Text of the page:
Pam

Having seventeen years of direct clinical experience, over fifteen years of teaching experience and seven years of administrative experience, Dr. Pam Clary has been doing exceptional work for MWSU ever since August 2007.

Clary has lived in the St. Joseph region for a long time and was working on the front lines as a social worker at a branch for many different areas, having done that for twenty years. In 2007, the dean of Missouri Western at that time, reached out to Clary due to social department staff having left.

In her free time, Clary is also an Adverse Child Experiences (ACE) member. ACE focuses on creating safe communities where no child is exposed to adverse experiences. In order to join, she had to fill out an application, write about who she was and why she wanted the position, and her qualifications. Once accepted, she had three days of extensive zoom training. Day one was for the overall purpose of the study and their roles as ACE members. On day two she had to practice with given info and each participant was put into breakout rooms for practical application of training. Day three was meant for discussing where they were going to take this information.

Clary and her acquaintance Jean West were both chosen as recipients of the Global Rotary grant from the Rotary club. The grant allowed for thirty people to be trained as ACE members, with Clary and West being among them. Clary explained that what children are subjected to plays a large impact in their futures, which is why ACE is an essential program.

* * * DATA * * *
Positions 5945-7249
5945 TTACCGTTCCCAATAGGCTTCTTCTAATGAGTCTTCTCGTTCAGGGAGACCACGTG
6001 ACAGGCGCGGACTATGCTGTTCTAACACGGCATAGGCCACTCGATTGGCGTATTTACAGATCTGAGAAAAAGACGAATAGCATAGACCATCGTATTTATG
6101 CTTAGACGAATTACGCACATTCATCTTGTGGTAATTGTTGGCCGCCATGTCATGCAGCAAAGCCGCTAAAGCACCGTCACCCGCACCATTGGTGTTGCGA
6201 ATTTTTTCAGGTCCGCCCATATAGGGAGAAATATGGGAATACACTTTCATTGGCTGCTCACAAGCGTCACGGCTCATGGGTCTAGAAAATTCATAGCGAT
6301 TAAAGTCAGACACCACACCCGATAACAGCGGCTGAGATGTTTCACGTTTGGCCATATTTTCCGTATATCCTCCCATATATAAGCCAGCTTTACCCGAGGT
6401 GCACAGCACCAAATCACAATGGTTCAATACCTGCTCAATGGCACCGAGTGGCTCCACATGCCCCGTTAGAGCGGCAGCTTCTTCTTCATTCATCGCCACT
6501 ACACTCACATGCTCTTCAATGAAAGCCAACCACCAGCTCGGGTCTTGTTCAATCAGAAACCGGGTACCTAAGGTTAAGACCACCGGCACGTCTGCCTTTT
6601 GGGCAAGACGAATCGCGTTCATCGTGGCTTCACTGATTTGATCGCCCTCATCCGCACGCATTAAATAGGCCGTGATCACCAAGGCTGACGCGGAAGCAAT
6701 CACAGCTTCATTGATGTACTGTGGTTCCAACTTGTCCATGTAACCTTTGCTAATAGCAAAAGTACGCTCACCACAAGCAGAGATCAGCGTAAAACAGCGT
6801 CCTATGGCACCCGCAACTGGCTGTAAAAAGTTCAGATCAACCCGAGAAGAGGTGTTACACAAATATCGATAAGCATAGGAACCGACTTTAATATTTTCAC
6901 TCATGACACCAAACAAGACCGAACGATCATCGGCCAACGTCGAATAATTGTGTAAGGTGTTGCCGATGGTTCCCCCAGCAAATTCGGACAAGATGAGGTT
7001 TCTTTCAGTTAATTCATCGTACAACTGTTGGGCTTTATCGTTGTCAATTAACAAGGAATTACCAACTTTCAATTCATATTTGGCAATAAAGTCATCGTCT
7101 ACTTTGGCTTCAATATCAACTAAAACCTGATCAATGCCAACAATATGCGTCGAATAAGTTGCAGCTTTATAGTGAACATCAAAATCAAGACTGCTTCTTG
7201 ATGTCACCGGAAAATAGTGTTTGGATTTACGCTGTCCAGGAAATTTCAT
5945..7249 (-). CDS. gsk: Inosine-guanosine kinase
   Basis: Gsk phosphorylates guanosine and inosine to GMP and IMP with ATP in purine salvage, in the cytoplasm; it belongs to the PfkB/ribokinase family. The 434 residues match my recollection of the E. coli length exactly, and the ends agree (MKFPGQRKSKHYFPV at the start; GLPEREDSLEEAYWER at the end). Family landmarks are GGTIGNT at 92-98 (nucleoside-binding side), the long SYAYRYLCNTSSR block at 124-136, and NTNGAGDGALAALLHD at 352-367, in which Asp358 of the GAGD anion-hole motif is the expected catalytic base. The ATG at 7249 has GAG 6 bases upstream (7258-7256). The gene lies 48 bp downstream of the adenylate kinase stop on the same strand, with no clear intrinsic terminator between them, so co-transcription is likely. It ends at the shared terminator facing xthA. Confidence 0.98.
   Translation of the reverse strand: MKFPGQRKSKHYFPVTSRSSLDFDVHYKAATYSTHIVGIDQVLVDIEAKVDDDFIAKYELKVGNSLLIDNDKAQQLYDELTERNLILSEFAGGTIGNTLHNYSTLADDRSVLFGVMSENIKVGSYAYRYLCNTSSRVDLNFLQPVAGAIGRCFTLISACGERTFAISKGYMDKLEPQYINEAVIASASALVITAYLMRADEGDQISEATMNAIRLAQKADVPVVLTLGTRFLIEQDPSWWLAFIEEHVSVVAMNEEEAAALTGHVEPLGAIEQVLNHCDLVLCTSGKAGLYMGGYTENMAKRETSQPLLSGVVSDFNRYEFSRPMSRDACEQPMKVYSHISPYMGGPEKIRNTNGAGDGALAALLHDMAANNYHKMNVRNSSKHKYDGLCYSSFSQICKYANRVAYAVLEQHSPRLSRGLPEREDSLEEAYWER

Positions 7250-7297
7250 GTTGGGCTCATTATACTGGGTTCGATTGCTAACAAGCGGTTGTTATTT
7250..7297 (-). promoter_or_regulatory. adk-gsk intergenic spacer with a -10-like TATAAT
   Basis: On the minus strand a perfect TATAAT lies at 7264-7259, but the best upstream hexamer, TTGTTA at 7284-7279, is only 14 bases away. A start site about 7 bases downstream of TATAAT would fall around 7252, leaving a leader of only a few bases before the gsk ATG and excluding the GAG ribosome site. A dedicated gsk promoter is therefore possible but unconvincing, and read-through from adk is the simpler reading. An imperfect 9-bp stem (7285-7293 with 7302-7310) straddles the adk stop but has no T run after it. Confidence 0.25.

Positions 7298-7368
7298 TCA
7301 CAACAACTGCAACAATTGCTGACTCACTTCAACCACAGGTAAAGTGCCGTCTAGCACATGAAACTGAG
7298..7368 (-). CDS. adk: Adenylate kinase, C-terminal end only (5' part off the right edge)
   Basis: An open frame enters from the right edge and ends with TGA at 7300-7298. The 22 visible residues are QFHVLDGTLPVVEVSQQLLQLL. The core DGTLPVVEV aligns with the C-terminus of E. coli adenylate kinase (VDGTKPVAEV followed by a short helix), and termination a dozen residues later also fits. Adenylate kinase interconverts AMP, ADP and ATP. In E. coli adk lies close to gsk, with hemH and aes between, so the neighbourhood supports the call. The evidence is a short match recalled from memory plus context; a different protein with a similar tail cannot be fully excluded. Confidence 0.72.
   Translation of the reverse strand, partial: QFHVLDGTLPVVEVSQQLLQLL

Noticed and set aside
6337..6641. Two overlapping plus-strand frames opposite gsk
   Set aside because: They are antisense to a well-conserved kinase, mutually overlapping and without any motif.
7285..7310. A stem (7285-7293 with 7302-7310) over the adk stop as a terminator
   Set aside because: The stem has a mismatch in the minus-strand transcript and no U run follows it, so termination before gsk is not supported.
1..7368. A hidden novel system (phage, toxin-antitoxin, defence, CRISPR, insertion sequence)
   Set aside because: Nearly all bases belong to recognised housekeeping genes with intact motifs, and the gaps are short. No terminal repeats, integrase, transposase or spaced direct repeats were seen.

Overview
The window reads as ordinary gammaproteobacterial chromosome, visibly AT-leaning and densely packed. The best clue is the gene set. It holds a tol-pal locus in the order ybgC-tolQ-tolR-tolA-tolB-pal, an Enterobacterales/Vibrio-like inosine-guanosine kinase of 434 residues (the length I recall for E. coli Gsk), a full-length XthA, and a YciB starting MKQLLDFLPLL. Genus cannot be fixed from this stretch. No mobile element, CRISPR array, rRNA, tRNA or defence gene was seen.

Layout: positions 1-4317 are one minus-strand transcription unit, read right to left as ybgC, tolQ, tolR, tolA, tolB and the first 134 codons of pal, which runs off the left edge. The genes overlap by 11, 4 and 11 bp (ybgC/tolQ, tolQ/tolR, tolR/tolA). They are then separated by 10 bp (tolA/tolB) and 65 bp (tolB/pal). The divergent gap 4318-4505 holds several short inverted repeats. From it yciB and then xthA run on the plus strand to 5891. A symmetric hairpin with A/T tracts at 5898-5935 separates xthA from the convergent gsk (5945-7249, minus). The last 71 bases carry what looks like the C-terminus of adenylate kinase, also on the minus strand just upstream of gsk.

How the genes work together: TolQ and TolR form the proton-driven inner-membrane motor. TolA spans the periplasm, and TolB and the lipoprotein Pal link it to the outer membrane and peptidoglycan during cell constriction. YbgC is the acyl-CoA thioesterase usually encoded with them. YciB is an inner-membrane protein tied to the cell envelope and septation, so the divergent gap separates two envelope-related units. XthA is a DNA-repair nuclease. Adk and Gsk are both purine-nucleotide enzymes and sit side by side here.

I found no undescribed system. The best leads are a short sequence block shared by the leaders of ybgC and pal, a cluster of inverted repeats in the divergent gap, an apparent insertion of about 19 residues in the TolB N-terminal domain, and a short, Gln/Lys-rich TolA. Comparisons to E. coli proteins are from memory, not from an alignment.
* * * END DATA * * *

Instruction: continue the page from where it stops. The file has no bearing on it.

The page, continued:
“Studies show that people being shown things as a child will grow up and act differently, such as an abusive drug-using parent, they could increase their child’s health risk,” Clary said. 

She would like to eventually start training people about ACE in hopes of changing kid’s lives for the better.

“There is a higher health risk if there are more ACE’s in a community, those ACE members have to help children against drugs, teen pregnancy, and other off-putting experiences,” Clary said. 

Clary hopes to present the information that they have gathered to the community and make it a healthier one. She is hoping to decrease the path of negative behaviors, hopefully decreasing negative mental and physical health, and eventually to stop negative cycles.

Clary has plans for more immediate social work programs, writing a self-study to hopefully get accredited again, to collect money for Change, Walk for The Homeless, as well as giving students the tools needed to help out and to be a program that is responsive to the community.

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